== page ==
Synthetic procedures

The preparation of GACSP and the synthesis of graphene from high-purity graphite (rGO) was performed following the method reported by Wu et al. (2019)44.

NZV-FeZn–based adsorbents were prepared by liquid-phase reduction as described elsewhere44. For comparison, unsupported pristine NZV-FeZn was synthesised without the addition of PPG or GACSP according to the following equation:

$$\begin{aligned} & 11{\text{Fe}}^{2 + } { + }5{\text{Zn}}^{2 + } + {\text{SO}}_{4}^{2 - } + 22{\text{BH}}_{4}^{ - } + 6{\text{H}}_{2} {\text{O}} + {\text{PEG}} - 6000 \\ & \quad \to \left( {{\text{Zn}}\left( {{\text{OH}}} \right)_{2} } \right)_{3} \left( {{\text{ZnSO}}_{4} } \right)\left( {{\text{H}}_{2} {\text{O}}} \right)_{3} + 3{\text{Fe}}_{2} {\text{O}}_{3} + {\text{C}}_{9} {\text{H}}_{12} {\text{O}}_{7} {\text{Zn}} \cdot {\text{H}}_{2} {\text{O}} \\ & \quad + \left( {{\text{Zn}}_{0.969} {\text{Fe}}_{0.024} } \right){\text{Fe}}_{1.997} {\text{O}}_{4} + 3{\text{Fe}} + 2{\text{B}}\left( {{\text{OH}}} \right)_{3} + 7{\text{H}}_{2} \\ \end{aligned}$$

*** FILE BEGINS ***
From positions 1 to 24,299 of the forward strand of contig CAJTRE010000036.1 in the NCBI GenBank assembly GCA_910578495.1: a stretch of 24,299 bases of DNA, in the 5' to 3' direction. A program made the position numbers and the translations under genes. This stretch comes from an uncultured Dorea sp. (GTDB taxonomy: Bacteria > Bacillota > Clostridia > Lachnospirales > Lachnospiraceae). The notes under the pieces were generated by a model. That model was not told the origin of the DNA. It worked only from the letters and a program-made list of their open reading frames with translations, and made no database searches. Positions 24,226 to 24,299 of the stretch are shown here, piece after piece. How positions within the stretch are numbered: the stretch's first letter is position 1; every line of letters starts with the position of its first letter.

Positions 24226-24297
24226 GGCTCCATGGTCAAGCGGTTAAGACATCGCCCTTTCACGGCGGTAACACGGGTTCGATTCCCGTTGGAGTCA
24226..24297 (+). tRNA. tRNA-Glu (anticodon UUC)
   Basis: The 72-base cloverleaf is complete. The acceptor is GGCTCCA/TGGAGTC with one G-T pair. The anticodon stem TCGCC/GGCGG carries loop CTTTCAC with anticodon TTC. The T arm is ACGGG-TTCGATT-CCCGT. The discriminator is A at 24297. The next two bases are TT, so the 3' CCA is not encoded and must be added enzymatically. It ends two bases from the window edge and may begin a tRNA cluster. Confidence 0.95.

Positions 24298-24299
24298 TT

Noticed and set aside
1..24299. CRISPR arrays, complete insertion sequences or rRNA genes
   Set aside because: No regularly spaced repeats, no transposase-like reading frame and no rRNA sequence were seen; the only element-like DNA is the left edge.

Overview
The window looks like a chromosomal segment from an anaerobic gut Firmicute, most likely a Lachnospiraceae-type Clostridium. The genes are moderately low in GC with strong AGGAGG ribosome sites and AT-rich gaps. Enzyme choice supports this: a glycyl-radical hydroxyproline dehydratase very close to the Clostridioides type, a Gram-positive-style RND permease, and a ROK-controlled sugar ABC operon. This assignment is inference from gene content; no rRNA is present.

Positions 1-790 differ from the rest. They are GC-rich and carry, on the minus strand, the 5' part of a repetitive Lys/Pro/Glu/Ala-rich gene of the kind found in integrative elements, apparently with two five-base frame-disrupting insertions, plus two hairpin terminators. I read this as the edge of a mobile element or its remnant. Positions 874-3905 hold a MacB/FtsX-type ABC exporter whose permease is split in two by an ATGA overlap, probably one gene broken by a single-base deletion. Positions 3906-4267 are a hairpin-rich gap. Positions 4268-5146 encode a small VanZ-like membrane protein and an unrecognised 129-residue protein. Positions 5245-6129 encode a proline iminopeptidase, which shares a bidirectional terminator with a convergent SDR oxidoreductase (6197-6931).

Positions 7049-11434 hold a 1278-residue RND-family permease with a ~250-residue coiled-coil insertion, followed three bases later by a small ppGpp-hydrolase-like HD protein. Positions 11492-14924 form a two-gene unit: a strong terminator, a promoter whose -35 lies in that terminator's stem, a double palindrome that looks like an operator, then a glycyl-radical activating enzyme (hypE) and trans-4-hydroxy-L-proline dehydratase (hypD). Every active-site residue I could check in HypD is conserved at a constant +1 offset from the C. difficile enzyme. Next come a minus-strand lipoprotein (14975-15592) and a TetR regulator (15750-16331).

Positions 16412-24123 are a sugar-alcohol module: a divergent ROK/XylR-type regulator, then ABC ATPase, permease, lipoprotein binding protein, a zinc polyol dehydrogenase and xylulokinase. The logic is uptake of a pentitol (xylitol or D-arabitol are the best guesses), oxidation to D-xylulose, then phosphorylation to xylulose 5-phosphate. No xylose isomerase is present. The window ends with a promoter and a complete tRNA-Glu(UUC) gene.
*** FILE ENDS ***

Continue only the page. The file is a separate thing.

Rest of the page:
The synthetic protocol was optimised as follows. A suspension of 100-mesh rGO or GACSP (0 or 10 g) in a degassed aqueous solution of 1.1 M FeSO4, 0.5 M ZnSO4, and 1% PEG-6000 (100 mL) was ultrasonicated at 80 kHz for 120 min. Subsequently, a freshly prepared solution of NaBH4 in degassed water/absolute ethanol (30:70, v/v; NaBH4:(Zn2+  + Fe2+) = 2:1, mol/mol) was added to the suspension at 50–60 drops min−1, and the mixture was allowed to react for 2 h. The solid was separated via centrifugation at 10000 rpm for 15 min, dispersed in 200-250 ml deionised water, and sedimented by centrifugation at 10000 rpm for 15 min. The rinsing-sedimentation procedure was performed one more time, and the solid was vacuum-dried in an oven and stored in sealed vials under argon for subsequent experiments. The following batch numbers were used: NZV-FeZn (Nos. 20190125B, 2019042801, 2019040501, 2019111401); GACSP/NZV-FeZn (Nos. 2018073005, 20190125D, 20190125F, 20190125G, 2019042802, 2018091801); and rGO/NZV-FeZn (Nos. 2018091803, 2019042803, 2019111402).